Aid Groups to World Leaders: Time to Force Israel to Lift Blockade on Gaza

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Aid Groups to World Leaders: Time to Force Israel to Lift Blockade on Gaza

'We urge you to take action to press for an end to these restrictions now, so that families are lifted out of the rubble and homes, schools, and hospitals can be built.'

Children in Rafah collect water from one of the working public taps July 13, 2014. (Photo: Oxfam International/flickr/cc)

Over 150,000 people and dozens of humanitarian organizations say it is time for world leaders to force Israel to lift the blockade on Gaza and allow its residents to recover from last year's 50-day military onslaught, in what the groups are saying is the largest global appeal of its kind.

Released Wednesday, the anniversary of the formal ceasefire, the call notes: "Not one of the 19,000 homes that were bombed and destroyed has been fully rebuilt."

"[W]e are calling on you to press Israel to end the blockade and to immediately remove wood, steel bars, cement, aggregates, and other essential construction materials from the list of items restricted from entering the Gaza Strip," reads the call to action, which was issued Wednesday to heads of state from the United States, France, Germany, United Kingdom, and the Netherlands, as well as officials from the European Union and United Nations.

"World leaders have pledged $3.5 billion to rebuild Gaza, but Israeli government restrictions on the entry of building material are costing reconstruction efforts severe delays," continues the letter, whose signatories include Oxfam, ActionAid, Avaaz, and Japan International Volunteer Center. "As concerned citizens, we urge you to take action to press for an end to these restrictions now, so that families are lifted out of the rubble and homes, schools, and hospitals can be built."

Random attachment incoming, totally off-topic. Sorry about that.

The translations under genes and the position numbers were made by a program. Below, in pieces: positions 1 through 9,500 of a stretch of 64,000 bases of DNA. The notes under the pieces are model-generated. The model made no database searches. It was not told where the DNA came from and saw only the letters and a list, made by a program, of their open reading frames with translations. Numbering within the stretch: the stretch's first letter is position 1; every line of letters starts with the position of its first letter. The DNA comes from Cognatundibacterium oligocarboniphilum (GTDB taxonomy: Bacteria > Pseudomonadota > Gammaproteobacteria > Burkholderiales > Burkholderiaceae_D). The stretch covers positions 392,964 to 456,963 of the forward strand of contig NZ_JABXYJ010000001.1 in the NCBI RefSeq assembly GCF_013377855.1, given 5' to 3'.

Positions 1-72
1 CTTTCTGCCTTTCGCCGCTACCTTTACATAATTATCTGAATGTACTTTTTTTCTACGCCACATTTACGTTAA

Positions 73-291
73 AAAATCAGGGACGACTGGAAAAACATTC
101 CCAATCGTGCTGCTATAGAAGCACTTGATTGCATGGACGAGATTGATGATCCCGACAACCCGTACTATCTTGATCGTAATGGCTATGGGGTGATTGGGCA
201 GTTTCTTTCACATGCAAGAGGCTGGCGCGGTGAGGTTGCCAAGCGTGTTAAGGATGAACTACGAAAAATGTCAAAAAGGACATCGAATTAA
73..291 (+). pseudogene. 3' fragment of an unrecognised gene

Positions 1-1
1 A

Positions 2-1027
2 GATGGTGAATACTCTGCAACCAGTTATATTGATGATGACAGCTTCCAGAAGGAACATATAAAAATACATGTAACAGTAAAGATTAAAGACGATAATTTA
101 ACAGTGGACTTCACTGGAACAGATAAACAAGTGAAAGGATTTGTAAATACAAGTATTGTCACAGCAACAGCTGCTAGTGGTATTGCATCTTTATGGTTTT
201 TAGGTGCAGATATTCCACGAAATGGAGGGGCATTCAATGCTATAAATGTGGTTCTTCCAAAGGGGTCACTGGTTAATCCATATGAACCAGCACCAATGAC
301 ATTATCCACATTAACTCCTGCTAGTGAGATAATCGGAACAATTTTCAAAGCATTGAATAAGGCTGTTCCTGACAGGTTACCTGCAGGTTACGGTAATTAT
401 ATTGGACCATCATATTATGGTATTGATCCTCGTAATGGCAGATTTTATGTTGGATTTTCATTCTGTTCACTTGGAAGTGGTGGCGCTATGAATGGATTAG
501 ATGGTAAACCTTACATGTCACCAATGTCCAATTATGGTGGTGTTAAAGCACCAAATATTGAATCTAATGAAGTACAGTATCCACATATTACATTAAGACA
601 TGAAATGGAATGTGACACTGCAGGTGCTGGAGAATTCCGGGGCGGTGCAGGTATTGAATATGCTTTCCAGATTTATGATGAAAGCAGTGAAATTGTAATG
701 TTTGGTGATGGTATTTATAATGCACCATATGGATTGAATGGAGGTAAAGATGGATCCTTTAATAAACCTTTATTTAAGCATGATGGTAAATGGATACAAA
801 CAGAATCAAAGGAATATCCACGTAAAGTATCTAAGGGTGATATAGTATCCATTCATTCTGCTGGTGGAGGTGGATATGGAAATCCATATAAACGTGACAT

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The letter is the latest in a series of appeals from people in and beyond Gaza, as reconstruction continues at a snail's pace, obstructed by the blockade of materials—which is led by Israel, bolstered by Egypt, and politically and financially backed by the United States. The 81 hospitals and medical centers damaged in the war have not had access to materials to rebuild. Meanwhile, roughly 120,000 people do not have access to water and sewage networks, according to the estimates of international NGOs.

"Many of my friends and family members have been homeless for months now," said Ibrahem El Shatali of Gaza City in a press statement. "How can we live like this, surrounded by rubble with no hope, no future and no prospect of things getting better? All we need are basic building materials and a fresh start."

Tuesday's missive follows earlier warnings from aid groups, including a statement in April from nearly 50 humanitarian agencies declaring reconstruction has "barely begun" with aid not getting through. In June, international campaigners demanding an end to the siege sought to break the blockade aboard a "freedom flotilla" but were forcibly—and violently—stopped by the Israeli navy.

Amid bleak conditions in Gaza, residents continue to mobilize for their right to rebuild.

Earlier this month, Gaza residents marched alongside hundreds of UN Relief and Works Agency employees to protest cuts to the agency's services and demand dignity. In late July, the General Federation of Palestine’s Trades Unions in Gaza reiterated their support for Boycott, Divestment, and Sanctions (BDS) against Israel and condemned "continuing impediments on the reconstruction of Gaza, and the ongoing 7-year unjust siege on our people."

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